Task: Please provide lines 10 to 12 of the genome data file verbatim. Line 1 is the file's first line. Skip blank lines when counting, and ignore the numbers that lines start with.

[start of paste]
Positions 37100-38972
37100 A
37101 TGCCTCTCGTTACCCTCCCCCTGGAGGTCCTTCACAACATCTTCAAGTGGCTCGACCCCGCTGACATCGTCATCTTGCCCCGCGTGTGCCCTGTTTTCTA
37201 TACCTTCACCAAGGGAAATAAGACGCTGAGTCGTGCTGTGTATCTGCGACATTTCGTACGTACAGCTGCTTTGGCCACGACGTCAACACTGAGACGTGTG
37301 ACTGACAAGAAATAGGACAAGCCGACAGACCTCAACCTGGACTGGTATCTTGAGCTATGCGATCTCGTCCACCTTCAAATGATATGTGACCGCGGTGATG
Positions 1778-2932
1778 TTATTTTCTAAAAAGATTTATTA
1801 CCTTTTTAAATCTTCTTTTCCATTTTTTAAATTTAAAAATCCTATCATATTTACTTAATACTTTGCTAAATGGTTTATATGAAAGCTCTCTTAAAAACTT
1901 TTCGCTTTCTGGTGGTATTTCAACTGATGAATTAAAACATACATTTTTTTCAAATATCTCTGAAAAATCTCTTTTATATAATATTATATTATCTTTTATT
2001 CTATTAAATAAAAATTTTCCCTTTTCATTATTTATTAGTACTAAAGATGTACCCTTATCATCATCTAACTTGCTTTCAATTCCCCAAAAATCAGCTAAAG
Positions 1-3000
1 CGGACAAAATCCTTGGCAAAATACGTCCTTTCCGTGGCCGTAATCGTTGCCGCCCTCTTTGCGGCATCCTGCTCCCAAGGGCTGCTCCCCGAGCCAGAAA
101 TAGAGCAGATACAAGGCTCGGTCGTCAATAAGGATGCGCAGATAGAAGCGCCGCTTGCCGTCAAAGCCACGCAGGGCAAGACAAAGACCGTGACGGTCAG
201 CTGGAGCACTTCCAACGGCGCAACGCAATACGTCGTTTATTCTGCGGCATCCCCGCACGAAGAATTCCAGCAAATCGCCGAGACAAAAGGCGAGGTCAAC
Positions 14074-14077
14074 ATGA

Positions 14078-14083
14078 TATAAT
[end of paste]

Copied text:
2001 CTATTAAATAAAAATTTTCCCTTTTCATTATTTATTAGTACTAAAGATGTACCCTTATCATCATCTAACTTGCTTTCAATTCCCCAAAAATCAGCTAAAG
Positions 1-3000
1 CGGACAAAATCCTTGGCAAAATACGTCCTTTCCGTGGCCGTAATCGTTGCCGCCCTCTTTGCGGCATCCTGCTCCCAAGGGCTGCTCCCCGAGCCAGAAA